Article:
As I’ve noted in previous posts, I’ve spent the past few weeks in southern California, taking a break from work and attending the 38th Society of Ethnobiology meeting at the University of California campus at Santa Barbara on the coast north of Los Angeles. I like the south-west of the US and had no problem with the prospect of spending a few weeks driving around the backroads and thought that this years I’d explore the eastern Sierra Nevada country around the Owens Valley north-east of Los Angeles prior to meeting.

I’ve always had a keen eye for a good roadside memorial so when my way back from Bishop in the north of the valley I came across this tribute to Father J. J. Crowley along Route 14 near to Red Rock Canyon I pulled in to take a few shots.

At the time I was unaware of the background to his life and passing but a simple online search reveals the remarkable role that Father Crowley played in the lives of people of this most difficult country. Father Crowley was born in County Kerry, Ireland in 1891 and his family migrated to America in the first years of the new century.

The following is from a tribute at Catholic Online:

To appreciate the role Fr. Crowley would play in Owens Valley, one needs to understand the geography and history of this area situated between the Sierra Nevada Mountains to the west and the stark White and Inyo mountains to the east. Starting in the 1870s, early settlers trapped the Owens River to irrigate fields and orchards in the remote valley and created, for a short time, one of the most productive agricultural areas in California. That would change, however, when the gigantic irrigation projects diverted the water from the valley along 223 miles to Los Angeles, resulting in that city’s phenomenal growth and the corresponding decline of the Owens Valley farms. (The incident is the subject of the movie Chinatown.) Before long, the verdant valley was returned to desert conditions where the vegetation consisted largely of greasewood and sagebrush. It was in this harsh environment that Fr. Crowley would live during his years of service to the area.

He served briefly in two parishes before he volunteered, in 1919, to serve in a parish located in the desert region of four different counties-Mono, Inyo, Kern and San Bernadino. His initial parish covered 30,000 square miles, an area equal in size to all of Ireland. His northernmost church was in Bishop, 200 miles from its southern counterpart in Barstow. And in those years, this remote area had few paved roads. Driving between his scattered parish meant bouncing over gravel and sand. The parish contained both the lowest spot in the United States, Death Valley, and the highest, Mount Whitney. In his first 16 months, Fr. Crowley put over 50,000 miles on his Model T Ford. Adapting quickly to his new environment, he kept a sleeping bag in his car for emergencies and donned the uniform that would be his trademark: riding boots, khaki riding pants and a khaki shirt under which he wore his clerical collar.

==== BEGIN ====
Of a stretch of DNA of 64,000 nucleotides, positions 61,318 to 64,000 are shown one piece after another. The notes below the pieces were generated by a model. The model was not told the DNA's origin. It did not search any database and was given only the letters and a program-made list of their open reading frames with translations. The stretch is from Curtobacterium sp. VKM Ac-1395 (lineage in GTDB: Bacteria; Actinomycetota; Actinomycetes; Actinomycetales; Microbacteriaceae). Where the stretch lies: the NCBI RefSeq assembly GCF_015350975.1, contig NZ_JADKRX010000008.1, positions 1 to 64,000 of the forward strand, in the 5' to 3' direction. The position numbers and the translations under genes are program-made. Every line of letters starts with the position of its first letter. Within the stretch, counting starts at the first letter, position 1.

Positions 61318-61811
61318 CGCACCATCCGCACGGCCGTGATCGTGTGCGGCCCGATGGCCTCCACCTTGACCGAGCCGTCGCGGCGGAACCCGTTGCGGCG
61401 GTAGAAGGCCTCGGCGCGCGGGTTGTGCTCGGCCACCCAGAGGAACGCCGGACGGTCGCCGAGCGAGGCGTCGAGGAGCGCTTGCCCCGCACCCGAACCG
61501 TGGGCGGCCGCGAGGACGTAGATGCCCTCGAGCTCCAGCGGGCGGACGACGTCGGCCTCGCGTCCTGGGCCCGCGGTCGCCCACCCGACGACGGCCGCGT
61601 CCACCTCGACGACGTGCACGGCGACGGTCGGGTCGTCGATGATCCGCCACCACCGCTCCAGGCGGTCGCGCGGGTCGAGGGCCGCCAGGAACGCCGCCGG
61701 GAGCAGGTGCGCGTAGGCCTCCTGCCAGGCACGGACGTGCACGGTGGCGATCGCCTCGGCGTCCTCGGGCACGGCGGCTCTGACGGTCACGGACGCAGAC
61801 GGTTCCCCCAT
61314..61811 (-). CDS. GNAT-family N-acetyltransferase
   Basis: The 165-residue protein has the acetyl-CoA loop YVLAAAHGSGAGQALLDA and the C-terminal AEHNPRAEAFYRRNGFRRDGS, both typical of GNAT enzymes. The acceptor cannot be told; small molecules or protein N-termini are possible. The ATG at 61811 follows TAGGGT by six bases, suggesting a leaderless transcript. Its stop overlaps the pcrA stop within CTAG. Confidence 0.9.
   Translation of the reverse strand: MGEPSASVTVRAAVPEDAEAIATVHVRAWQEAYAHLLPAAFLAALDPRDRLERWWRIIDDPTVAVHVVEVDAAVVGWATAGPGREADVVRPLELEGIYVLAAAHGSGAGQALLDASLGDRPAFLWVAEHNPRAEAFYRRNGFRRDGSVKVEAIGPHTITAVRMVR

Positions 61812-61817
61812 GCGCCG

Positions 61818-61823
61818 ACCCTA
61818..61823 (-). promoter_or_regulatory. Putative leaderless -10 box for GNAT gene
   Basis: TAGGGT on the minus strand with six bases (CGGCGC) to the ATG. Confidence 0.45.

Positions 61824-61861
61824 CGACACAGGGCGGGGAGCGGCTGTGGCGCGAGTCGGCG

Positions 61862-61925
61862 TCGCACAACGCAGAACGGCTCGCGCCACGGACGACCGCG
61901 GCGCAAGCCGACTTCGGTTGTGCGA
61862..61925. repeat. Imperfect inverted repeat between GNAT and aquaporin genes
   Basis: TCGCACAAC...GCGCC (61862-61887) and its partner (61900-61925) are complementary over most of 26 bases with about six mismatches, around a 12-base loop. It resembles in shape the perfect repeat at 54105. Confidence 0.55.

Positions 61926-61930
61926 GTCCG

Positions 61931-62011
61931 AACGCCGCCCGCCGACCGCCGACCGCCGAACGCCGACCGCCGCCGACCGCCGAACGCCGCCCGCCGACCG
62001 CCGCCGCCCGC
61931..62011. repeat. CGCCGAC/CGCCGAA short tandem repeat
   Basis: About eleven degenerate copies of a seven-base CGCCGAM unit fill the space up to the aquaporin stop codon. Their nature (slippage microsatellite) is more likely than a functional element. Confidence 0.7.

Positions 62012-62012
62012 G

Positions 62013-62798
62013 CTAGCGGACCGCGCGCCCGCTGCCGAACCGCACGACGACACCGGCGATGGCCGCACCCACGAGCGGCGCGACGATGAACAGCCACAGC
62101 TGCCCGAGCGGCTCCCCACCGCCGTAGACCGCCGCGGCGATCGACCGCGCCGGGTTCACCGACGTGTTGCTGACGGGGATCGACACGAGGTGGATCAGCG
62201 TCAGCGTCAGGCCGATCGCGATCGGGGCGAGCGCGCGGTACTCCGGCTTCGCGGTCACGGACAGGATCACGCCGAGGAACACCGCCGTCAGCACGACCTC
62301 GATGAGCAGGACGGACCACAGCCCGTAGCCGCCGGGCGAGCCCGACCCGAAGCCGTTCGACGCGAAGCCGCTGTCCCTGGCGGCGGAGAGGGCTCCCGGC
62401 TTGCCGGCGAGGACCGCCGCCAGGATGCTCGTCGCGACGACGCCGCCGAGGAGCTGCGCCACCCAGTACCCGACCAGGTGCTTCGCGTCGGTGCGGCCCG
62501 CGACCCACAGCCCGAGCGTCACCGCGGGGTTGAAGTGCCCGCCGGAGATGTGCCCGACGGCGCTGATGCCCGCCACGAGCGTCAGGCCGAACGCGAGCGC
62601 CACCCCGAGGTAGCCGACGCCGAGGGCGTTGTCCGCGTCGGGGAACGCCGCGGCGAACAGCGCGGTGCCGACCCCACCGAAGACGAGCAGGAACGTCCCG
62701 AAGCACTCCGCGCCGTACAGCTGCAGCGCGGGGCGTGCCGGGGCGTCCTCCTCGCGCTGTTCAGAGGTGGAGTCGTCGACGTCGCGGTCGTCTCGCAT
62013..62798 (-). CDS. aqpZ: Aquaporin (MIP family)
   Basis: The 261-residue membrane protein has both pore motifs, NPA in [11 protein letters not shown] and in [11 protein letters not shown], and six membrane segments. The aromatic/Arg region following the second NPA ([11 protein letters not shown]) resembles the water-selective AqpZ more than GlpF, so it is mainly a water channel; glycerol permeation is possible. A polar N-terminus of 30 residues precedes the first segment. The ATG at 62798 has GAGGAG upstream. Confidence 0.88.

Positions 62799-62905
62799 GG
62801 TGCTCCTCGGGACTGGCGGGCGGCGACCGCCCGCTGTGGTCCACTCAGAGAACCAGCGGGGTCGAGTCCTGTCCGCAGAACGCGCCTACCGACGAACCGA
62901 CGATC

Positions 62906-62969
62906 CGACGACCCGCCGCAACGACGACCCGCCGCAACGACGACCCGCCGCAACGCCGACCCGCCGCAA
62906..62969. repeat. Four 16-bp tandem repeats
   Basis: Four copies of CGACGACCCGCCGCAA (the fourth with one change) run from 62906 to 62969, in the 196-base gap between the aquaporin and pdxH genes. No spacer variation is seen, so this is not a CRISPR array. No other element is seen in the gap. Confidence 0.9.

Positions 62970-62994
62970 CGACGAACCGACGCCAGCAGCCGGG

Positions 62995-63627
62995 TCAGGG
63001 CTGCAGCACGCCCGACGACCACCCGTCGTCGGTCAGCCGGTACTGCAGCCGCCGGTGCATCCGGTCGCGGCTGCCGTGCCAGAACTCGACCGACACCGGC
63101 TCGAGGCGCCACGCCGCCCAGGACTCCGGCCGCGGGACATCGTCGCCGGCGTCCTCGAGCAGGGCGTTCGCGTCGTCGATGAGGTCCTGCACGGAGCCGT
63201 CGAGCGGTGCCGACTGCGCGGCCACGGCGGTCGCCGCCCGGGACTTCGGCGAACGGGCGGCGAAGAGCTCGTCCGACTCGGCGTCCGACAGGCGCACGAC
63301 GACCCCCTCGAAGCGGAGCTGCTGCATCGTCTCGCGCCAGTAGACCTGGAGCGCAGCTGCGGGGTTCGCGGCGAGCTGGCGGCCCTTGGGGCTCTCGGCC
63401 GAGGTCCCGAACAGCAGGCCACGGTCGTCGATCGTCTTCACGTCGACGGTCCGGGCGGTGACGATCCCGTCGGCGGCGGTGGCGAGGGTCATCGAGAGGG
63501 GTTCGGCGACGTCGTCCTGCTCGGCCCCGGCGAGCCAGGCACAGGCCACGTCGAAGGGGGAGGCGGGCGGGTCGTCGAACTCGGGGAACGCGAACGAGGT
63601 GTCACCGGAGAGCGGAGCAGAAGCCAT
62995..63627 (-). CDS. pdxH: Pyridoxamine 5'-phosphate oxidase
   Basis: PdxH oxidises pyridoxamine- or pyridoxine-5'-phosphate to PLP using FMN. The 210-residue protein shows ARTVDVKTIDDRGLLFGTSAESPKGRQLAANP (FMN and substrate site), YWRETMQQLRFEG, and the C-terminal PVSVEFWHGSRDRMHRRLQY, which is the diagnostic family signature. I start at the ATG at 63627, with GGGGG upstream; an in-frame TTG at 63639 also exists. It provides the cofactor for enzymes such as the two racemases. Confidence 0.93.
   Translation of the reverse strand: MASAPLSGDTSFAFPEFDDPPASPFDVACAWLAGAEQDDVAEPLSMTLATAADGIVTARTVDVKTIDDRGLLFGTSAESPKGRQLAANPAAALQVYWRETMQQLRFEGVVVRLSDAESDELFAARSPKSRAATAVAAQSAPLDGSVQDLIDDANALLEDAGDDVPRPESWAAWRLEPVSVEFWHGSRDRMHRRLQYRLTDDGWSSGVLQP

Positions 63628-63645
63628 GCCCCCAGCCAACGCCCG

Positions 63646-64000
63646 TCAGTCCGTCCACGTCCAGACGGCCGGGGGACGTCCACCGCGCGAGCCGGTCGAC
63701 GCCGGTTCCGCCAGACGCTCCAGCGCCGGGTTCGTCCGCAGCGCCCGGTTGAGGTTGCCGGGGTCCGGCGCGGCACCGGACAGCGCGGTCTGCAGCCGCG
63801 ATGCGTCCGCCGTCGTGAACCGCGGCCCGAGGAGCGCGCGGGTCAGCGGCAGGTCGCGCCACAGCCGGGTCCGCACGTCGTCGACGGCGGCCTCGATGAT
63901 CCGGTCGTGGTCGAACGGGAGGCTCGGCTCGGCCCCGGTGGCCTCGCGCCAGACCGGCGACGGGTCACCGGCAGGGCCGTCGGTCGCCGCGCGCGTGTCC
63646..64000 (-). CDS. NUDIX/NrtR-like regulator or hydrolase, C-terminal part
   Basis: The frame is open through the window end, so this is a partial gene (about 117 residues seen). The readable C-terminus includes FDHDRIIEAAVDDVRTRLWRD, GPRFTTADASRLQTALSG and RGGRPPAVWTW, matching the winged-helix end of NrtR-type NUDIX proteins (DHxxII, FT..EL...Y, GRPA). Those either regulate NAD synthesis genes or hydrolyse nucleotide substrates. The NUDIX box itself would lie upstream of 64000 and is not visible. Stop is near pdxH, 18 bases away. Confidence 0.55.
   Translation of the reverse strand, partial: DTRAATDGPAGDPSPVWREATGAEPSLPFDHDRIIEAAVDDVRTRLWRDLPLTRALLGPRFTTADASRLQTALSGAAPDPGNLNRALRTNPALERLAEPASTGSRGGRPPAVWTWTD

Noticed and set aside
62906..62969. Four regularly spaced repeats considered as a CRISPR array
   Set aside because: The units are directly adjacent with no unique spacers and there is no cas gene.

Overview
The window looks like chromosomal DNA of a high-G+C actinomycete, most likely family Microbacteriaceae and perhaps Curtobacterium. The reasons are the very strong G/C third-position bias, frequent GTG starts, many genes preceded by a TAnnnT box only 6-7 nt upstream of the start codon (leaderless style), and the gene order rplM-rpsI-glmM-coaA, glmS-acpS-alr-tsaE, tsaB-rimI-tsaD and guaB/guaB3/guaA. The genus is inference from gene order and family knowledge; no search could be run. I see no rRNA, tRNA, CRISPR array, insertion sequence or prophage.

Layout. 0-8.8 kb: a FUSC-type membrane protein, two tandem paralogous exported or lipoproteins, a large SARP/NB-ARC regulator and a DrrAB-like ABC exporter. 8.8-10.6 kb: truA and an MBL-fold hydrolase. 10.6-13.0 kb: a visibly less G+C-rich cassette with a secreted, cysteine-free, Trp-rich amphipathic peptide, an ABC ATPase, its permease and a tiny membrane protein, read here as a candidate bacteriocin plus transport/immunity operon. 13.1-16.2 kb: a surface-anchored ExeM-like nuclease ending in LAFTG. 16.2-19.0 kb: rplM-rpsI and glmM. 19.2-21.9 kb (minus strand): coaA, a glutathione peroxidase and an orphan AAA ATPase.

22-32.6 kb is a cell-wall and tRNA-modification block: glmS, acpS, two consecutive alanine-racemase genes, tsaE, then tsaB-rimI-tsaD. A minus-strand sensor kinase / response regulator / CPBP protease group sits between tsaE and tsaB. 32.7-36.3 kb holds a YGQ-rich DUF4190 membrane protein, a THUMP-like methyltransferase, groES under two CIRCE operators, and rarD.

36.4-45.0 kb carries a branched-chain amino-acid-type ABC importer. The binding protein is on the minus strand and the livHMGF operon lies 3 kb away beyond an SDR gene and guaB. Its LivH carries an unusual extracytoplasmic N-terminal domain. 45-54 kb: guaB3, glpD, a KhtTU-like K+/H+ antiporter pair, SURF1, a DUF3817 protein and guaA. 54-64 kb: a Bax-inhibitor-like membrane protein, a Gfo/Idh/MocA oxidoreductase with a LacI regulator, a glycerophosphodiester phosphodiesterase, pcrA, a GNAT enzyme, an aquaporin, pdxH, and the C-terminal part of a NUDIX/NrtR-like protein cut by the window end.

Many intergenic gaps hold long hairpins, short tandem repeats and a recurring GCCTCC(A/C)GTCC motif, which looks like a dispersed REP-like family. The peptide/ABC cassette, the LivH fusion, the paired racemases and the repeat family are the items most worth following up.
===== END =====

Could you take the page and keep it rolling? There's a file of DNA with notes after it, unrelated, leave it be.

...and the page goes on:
After ten years away he returned to find a very different situation.

With the water supply diverted to Los Angeles, many of the region’s residents had despaired and abandoned their farms and homes. With frightening speed, the Valley had turned from a thriving community into a sun-baked wasteland. The people that remained were embittered. Moved by the grief and poverty he encountered, Fr. Crowley made it his mission to try and save Owens Valley. It was a daunting undertaking.

The desert padre began spending 16 hours a day in his battered jalopy, driving from town-to-town in an effort to unite the valley residents to regroup and rescue the community. Tourism, Fr. Crowley believed, was the answer. The region offered hunting, fishing, skiing and some of the most spectacular scenic views in the nation.

The priest’s flair for publicity paid off. Tourists began to flock to the valley, and the once-hostile residents began to welcome them. Using constant media pressure, Fr. Crowley finally secured a hearing with commissioners of Los Angeles regarding the plight of the Owens Valley. At one point, Fr. Crowley actually locked chief water engineer H.C. Van Norman in a meeting room until the exasperated engineer conceded to requests to build a new dam that would restore water to the impoverished desert.

While returning from a publicity trip to San Francisco in Sept. 1940, Fr. Crowley struck a steer that had wandered onto the highway. His car was forced into the path of an oncoming truck, and he was killed instantly.